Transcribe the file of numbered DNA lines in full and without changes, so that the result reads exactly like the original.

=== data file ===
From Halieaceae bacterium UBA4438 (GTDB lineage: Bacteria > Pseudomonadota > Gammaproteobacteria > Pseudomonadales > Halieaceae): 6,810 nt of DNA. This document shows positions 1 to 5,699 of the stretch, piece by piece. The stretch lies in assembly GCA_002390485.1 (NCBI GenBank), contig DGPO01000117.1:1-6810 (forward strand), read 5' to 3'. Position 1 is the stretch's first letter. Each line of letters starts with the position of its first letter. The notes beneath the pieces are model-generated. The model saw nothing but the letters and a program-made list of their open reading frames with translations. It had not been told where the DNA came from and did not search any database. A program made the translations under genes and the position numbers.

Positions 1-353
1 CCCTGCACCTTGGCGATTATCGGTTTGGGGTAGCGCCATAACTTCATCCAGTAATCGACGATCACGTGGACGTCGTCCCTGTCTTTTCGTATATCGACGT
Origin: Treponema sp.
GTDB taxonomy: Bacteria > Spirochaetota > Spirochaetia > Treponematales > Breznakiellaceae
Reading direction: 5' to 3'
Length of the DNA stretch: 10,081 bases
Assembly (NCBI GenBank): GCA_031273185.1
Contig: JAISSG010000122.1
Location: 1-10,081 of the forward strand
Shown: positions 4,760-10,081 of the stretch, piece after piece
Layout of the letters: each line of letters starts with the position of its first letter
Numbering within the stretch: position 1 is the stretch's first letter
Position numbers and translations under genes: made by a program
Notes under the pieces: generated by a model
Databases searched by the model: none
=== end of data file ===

From Halieaceae bacterium UBA4438 (GTDB lineage: Bacteria > Pseudomonadota > Gammaproteobacteria > Pseudomonadales > Halieaceae): 6,810 nt of DNA. This document shows positions 1 to 5,699 of the stretch, piece by piece. The stretch lies in assembly GCA_002390485.1 (NCBI GenBank), contig DGPO01000117.1:1-6810 (forward strand), read 5' to 3'. Position 1 is the stretch's first letter. Each line of letters starts with the position of its first letter. The notes beneath the pieces are model-generated. The model saw nothing but the letters and a program-made list of their open reading frames with translations. It had not been told where the DNA came from and did not search any database. A program made the translations under genes and the position numbers.

Positions 1-353
1 CCCTGCACCTTGGCGATTATCGGTTTGGGGTAGCGCCATAACTTCATCCAGTAATCGACGATCACGTGGACGTCGTCCCTGTCTTTTCGTATATCGACGT
Origin: Treponema sp.
GTDB taxonomy: Bacteria > Spirochaetota > Spirochaetia > Treponematales > Breznakiellaceae
Reading direction: 5' to 3'
Length of the DNA stretch: 10,081 bases
Assembly (NCBI GenBank): GCA_031273185.1
Contig: JAISSG010000122.1
Location: 1-10,081 of the forward strand
Shown: positions 4,760-10,081 of the stretch, piece after piece
Layout of the letters: each line of letters starts with the position of its first letter
Numbering within the stretch: position 1 is the stretch's first letter
Position numbers and translations under genes: made by a program
Notes under the pieces: generated by a model
Databases searched by the model: none